The Self is not readily available for our recognition because at this moment it is conditioned by – is expressing or functioning through, is wrapped up in – its equipments (upadhis). In this verse and the following two, Sri Rama defines and describes the nature and function of the gross, subtle, and causal bodies, which are the three equipments enlivened by the Self. In this verse, he gives an exhaustive definition of the gross body. The material from which the gross body is made is a happy mixture of the five gross elements. The process by which the subtle elements (tanmatras) become grossified is elaborately described in our sastras. The gross material from which bodies are made, whether they belong to plants, animals, or humans, comes from the same five gross elements. However, the same material can be structured in may different ways, and the blueprint is determined by the individual’s own past actions. The past actions recorded in our personality are called vasanas; and these vasanas determine the shape of the gross body (of a plant, animal, or human): its healthy or unhealthy condition, its size and shape, its color. We have taken this present body in order to exhaust our past impressions, known collectively as prarabdha.
All bodies, all names and forms, are conditioned in time, and therefore they are perpetually in a state of change. They are finite: they have a beginning and an end.
Nonapprehension of Reality creates misapprehensions, and the three equipments, the gross, subtle, and casual, are all products of this nonapprehension, avidya. This gross body, described so eleborately, is the gross equipment in which the Atman, the Self, is conditioned to become the ego (jiva).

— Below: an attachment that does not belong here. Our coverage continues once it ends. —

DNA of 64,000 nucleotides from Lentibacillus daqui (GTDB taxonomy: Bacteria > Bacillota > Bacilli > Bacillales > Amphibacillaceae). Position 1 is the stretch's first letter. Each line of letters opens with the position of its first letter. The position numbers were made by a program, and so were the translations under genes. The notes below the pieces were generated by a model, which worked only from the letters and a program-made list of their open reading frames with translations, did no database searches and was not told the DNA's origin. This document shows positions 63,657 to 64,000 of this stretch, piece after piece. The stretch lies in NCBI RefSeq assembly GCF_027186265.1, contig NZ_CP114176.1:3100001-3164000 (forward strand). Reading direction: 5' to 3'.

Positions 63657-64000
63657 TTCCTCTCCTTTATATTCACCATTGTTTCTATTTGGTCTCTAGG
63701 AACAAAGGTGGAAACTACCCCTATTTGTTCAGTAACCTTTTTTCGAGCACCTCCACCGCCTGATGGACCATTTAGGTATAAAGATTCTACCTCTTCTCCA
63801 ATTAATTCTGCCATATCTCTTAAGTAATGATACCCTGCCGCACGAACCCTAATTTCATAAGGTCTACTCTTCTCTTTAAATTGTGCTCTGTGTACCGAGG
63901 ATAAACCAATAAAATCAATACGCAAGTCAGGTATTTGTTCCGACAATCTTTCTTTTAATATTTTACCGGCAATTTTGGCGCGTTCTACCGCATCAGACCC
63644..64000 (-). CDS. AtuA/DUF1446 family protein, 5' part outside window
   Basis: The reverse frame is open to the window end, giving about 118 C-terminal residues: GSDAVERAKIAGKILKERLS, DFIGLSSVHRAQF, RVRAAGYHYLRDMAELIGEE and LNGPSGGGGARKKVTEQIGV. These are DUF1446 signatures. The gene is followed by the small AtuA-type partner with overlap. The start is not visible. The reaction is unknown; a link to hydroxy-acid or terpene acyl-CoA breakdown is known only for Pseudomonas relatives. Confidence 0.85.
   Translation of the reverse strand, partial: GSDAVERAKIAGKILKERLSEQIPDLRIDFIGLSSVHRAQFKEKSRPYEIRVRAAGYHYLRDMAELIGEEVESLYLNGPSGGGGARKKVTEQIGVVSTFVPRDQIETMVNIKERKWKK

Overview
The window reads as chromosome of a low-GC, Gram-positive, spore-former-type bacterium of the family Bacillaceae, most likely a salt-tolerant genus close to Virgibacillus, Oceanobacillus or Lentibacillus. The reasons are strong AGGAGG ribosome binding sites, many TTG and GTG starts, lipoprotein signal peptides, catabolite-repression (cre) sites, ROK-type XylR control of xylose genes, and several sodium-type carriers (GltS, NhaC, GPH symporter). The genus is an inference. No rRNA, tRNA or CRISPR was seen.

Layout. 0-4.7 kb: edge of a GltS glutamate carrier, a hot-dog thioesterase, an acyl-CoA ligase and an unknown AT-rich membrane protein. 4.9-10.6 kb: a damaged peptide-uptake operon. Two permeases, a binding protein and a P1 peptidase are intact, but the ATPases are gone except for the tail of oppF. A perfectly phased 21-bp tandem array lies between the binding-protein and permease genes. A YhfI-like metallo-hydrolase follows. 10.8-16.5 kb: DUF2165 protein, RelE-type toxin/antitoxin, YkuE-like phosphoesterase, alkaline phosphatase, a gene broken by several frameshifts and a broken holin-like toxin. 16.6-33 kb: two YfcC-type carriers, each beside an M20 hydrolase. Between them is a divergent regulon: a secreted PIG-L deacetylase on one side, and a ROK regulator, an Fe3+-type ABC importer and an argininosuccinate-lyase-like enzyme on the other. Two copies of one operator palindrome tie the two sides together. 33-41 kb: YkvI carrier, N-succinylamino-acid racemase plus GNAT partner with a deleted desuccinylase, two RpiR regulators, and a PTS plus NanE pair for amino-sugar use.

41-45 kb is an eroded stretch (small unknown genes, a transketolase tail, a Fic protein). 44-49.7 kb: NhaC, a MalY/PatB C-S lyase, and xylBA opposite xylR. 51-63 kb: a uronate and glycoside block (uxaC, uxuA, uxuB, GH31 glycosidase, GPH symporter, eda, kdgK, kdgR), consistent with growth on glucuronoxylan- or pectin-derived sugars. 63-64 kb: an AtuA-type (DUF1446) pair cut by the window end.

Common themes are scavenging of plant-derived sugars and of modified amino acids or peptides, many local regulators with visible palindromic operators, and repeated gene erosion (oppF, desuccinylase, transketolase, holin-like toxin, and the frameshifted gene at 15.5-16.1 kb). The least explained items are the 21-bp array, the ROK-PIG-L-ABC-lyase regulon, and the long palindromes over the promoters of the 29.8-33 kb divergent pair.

In these three verses, Sri Ramacandraji is trying to dissect and exposethe significance of the term “thou” (tvam) in the mahavakya. The Self (Atman) is a mere witness, itself unaffected by the equipments. But we, identifying with the equipments, express ourselves as limited entities. The gross body is not the Self. It is only an equipment through which the Self apparently expresses itself.
suksmam manobuddhidasendriyairyutam pranairapancikrtabhutasambhavam bhoktuh sukhaderanusadhanam bhave- cchariramanyadviduratmano budhah
Consisting of the mind, the intellect, the ten organs (of perception and action), and the five pranas, and structured from the five subtle elements, this serves as the instruments for the jiva togather its experience of joy and sorrow – this equipment of the Self is declared by the wise as the subtle body.